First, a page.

Conferências FFLCH - USP, I Congresso Internacional Pensamento e Pesquisa sobre a América Latina

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Women’s movements mobilizing law in the struggle against Corporal Fascism
Jessica Carvalho Morris

Última alteração: 2019-04-04


Even though women’s rights have become a hegemonic concept, the world has not become a more equal or just world for women. The global rise of societal fascism constantly produces women as nonexistent and places them on the other side of the abyssal line. (SANTOS, 2007) Expanding on Boaventura de Sousa Santos’ five forms of societal fascism (SANTOS, 2014), this research advances the concept of corporal fascism which occurs when social actors through legal, financial or other forms of manipulation coerce, impose and/or physically control another party’s body against their will and/or interest threatening their life and livelihood.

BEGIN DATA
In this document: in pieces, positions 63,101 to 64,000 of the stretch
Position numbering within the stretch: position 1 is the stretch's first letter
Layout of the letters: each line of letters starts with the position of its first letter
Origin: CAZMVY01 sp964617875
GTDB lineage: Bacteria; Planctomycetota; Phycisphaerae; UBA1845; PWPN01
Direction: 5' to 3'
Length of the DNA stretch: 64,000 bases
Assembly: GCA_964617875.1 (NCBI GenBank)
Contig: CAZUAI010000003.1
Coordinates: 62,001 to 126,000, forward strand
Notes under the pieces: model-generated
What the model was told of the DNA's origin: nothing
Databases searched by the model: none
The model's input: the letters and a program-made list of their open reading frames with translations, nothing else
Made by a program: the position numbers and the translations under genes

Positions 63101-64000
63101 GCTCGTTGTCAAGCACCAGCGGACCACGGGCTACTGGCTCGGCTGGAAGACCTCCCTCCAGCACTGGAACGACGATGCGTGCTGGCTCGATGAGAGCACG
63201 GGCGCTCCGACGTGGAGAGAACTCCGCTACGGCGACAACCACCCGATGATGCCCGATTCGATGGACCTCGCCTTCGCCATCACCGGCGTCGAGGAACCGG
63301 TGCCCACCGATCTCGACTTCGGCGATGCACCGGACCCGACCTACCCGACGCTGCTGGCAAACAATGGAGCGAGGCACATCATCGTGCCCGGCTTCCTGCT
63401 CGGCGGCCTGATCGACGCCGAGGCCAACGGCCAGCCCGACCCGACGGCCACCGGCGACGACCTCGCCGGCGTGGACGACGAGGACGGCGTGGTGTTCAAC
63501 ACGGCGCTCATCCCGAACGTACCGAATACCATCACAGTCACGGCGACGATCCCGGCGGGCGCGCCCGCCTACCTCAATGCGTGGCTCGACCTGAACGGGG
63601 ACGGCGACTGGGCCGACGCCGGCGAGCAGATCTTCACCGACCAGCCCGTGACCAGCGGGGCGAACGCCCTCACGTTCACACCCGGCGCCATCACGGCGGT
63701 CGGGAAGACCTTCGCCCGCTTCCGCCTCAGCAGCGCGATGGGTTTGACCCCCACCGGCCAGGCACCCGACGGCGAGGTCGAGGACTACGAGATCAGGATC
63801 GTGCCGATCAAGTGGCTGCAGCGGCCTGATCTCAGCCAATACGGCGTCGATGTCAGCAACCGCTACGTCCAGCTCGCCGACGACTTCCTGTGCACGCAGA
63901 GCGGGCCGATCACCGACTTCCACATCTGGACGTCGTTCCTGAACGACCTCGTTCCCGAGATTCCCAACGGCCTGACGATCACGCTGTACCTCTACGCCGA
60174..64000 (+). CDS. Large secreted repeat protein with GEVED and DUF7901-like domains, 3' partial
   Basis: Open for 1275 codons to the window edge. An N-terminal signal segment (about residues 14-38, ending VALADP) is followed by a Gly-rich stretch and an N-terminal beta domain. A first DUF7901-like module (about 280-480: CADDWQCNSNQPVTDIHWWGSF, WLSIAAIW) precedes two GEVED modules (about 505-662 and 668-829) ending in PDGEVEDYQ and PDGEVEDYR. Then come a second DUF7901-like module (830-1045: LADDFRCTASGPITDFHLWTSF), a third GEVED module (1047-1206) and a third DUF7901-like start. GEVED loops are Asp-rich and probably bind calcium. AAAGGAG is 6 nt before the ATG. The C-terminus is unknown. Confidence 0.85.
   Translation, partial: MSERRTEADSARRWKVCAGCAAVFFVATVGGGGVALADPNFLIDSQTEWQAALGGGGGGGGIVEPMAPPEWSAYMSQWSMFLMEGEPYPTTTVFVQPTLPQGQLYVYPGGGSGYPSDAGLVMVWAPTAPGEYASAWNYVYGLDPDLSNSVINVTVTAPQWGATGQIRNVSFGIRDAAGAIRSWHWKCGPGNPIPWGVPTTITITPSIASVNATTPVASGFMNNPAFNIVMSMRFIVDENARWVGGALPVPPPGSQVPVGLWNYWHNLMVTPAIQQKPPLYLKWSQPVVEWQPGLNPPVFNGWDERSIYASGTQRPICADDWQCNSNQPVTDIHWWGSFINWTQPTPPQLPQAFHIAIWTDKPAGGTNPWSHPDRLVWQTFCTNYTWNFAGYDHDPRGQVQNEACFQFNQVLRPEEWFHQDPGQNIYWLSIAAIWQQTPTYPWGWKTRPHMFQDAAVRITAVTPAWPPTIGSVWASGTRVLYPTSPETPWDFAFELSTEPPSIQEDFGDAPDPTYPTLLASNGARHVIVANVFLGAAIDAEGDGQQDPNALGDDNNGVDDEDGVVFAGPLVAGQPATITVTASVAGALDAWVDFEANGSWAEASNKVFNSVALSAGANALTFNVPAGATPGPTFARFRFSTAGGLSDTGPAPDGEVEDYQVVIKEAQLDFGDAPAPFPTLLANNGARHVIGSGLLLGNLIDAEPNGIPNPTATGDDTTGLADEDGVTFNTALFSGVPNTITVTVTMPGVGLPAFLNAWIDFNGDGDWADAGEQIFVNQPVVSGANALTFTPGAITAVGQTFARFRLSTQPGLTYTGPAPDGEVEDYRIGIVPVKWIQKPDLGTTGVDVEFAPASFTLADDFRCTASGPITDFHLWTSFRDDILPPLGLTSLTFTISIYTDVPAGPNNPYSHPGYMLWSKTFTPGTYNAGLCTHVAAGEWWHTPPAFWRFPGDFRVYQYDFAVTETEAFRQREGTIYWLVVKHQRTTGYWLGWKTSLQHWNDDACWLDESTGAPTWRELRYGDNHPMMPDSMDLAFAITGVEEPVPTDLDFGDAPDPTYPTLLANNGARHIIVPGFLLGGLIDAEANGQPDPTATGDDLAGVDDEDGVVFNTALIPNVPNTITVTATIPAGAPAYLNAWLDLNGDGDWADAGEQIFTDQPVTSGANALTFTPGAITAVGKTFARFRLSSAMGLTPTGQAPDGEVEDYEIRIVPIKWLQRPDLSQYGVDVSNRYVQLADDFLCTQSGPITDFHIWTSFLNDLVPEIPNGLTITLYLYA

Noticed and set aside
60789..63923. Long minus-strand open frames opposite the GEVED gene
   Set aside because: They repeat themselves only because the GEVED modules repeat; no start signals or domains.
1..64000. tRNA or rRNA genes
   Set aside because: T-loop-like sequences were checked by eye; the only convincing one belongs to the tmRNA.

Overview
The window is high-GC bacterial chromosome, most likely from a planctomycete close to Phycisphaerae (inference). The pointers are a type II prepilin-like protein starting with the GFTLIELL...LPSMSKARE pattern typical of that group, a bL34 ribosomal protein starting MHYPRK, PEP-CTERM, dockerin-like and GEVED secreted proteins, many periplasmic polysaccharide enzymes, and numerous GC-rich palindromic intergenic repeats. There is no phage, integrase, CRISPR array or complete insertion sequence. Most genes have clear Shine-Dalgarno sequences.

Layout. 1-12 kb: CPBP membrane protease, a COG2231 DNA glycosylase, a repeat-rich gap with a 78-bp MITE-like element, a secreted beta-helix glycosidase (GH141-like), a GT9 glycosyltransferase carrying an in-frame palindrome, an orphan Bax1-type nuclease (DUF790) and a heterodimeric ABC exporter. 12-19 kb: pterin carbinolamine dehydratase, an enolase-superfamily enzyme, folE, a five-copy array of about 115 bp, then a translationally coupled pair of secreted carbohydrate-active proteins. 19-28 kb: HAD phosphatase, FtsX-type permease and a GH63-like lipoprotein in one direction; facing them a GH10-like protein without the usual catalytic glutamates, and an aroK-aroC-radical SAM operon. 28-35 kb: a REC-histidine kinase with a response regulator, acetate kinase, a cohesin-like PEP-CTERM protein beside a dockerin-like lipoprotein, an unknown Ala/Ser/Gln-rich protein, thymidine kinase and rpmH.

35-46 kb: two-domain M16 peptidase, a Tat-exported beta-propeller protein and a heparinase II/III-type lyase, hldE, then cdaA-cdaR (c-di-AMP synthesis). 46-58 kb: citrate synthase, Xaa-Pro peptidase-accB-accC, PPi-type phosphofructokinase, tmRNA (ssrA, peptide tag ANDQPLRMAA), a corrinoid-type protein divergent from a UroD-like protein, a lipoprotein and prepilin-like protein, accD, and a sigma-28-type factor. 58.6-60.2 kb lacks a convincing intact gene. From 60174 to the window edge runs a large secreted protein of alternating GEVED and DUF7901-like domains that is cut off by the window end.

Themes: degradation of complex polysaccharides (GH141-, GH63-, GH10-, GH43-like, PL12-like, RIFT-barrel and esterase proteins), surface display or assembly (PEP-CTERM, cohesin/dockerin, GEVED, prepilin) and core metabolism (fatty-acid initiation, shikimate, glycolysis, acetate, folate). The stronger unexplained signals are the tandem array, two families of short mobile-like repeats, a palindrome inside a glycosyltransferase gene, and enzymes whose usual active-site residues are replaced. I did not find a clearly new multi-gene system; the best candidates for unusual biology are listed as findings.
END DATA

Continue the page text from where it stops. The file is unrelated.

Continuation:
In this project I will develop the concept of corporal fascism using as springboard women’s resistance experiences in Brazil and Argentina opposing the prohibition of abortion. In particular, I will focus on Argentina’s mass mobilization led primarily by social movements (thousands of people marching for the decriminalization of the law) and on Brazil’s mobilization of organized civil society (i.e. social movements, NGO’s, academics, political parties, etc. testifying before the STF), as examples of resistance to corporal fascism. In both cases, the demand is the same, the decriminalization of abortion, and both seek to use the law from a counter-hegemonic perspective as a means to combat this form of fascism (BUTLER, 2010). They are both “reinventing law to fit the normative claims of subaltern social groups and their movements and organizations struggling for alternatives to neo-liberal globalization” (SANTOS, 2002, p. 446).


Corporal fascism; Women’s movements; Counter-hegemonic law; Abortion; Human rights